Growing Your Business
Show Me the Money: Six Best Practices in Billings and Collections
One area where most small business owners can improve their cash flow is in billings and collections. A thorough credit check before your offer payment terms is not enough. Here are six best practices that can make a real difference in your cash balance at the end of every month.
Get it right.
One legitimate reason for nonpayment is a confusing or inaccurate invoice. Make sure your invoices spell out in clear, plain English what was purchased, the price, the payment terms (or when payment is due), the customer’s PO number, when it was shipped, to where it was shipped, and any tracking number.
You may also want to tighten your sales process. Don’t start work without a formal PO from your business customers – many companies won’t pay against a verbal PO. When you receive a PO, make sure that it matches your quotation. Companies often put their payment terms on their paperwork, so if your customer tries to play this game, resolve any discrepancies before you start work.
Finally, make certain every shipment and invoice is 100% correct. Set up processes to assure the customer gets exactly what was ordered and that invoices are equally accurate.
Get it out.
See that four day-old pile of shipping papers waiting to be invoiced? That’s a pile of cash you can’t collect.
Set a goal to issue all invoices within one working day of the ship date or completion of work. If your team struggles to meet this, give them the tools and/or manpower to make it happen. And if an invoice gets held up internally, make sure your supervision is immediately notified so that the problem can be quickly resolved.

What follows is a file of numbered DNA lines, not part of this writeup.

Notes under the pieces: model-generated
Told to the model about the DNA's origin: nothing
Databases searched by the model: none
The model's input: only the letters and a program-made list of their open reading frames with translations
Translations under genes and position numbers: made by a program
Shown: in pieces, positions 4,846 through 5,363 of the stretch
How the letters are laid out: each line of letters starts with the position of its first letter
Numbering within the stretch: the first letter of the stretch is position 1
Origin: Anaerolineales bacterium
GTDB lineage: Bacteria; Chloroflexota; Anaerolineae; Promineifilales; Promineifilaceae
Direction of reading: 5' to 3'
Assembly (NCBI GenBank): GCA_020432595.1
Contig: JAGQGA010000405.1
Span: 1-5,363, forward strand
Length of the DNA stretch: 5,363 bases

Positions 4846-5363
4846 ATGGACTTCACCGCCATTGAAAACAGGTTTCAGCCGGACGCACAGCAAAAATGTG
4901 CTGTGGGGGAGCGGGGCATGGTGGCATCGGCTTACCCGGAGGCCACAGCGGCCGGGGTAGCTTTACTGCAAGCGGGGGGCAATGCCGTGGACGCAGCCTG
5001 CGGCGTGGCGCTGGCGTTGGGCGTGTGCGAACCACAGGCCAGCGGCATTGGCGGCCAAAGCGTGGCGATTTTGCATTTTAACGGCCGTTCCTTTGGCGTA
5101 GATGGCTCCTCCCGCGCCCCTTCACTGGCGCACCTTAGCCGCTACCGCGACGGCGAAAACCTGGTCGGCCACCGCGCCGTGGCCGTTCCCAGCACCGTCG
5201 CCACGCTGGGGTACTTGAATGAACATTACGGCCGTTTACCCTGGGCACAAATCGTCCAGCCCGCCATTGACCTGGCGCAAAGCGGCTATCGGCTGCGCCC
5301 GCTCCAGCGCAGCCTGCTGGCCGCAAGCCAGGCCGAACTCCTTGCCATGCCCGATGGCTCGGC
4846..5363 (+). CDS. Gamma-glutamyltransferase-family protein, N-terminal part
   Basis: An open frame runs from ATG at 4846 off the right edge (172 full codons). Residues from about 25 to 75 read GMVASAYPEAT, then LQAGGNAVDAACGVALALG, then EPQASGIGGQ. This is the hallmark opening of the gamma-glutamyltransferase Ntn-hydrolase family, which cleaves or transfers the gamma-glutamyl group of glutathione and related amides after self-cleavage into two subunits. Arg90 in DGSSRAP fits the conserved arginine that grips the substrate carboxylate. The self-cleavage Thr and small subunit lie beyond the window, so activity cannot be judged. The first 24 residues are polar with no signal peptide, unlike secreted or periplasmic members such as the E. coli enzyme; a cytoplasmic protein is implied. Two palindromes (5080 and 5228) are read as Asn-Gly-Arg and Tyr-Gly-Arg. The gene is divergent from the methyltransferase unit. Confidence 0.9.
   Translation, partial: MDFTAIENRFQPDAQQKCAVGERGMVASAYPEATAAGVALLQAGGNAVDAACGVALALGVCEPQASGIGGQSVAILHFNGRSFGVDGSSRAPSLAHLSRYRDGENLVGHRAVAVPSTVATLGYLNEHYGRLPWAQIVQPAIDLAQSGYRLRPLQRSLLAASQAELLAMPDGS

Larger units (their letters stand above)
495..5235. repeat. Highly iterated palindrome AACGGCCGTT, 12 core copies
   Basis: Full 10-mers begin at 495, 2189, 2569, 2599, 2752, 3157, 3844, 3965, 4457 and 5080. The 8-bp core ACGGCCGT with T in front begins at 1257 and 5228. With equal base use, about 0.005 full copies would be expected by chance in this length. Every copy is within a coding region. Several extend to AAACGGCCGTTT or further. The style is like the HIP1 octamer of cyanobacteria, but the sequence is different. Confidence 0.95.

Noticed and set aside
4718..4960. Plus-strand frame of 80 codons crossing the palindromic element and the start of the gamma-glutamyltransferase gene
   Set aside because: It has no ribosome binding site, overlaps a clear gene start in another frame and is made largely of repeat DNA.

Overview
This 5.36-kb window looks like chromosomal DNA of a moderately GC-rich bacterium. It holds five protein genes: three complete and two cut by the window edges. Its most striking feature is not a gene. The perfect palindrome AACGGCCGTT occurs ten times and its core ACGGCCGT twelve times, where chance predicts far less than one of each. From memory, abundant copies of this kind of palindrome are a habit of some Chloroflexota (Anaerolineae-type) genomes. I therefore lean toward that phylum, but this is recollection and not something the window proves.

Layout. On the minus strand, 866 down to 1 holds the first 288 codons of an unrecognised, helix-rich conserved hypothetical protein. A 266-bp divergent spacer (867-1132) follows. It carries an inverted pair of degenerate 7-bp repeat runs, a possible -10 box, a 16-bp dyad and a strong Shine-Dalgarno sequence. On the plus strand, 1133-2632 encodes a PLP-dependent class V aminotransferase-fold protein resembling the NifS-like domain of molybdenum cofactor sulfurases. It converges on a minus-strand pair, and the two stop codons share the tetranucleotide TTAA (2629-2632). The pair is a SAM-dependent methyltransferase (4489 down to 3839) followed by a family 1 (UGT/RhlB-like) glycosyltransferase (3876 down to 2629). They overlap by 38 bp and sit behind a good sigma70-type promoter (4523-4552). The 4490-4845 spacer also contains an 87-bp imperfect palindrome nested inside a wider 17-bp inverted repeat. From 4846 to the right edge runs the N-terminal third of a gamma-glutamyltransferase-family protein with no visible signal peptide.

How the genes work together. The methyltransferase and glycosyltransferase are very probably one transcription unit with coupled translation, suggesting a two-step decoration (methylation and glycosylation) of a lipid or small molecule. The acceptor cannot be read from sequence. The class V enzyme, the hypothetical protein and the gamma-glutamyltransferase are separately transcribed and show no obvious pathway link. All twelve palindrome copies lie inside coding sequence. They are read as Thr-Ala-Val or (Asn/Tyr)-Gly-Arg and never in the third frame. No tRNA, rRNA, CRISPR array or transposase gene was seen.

To further speed payments, try to invoice your customers by email. Some won’t accept emailed invoices, but getting even a portion of your billing done electronically will help overall cash flow.
Get it to the right person.
How many times have one of your employees called about a past due payment and been told “we didn’t receive your invoice”, or “that needs to be approved by the department manager”? It’s another game, one that can take weeks to play out. As part of getting an accurate customer PO, make sure your sales staff gets a valid address for invoicing.
Large sales deserve special attention. Where applicable, have your salesperson get the contact information for the customer employee that will approve payment. This might be a department or plant manager and maybe even the business owner. Also get the contact information for the customer’s finance-side people (accounting manager, accounts payable clerk), who will cut and approve the check. When your invoice goes out, make sure they all get a copy.
Get it sooner.
Offer a discount for early payment – for example, 2% off for payment within 10 days. Not all of your customers will take advantage of this, but it’s a great way to pull cash in.
The best way to get paid on time is to build a positive working relationship with your customer before the money is due.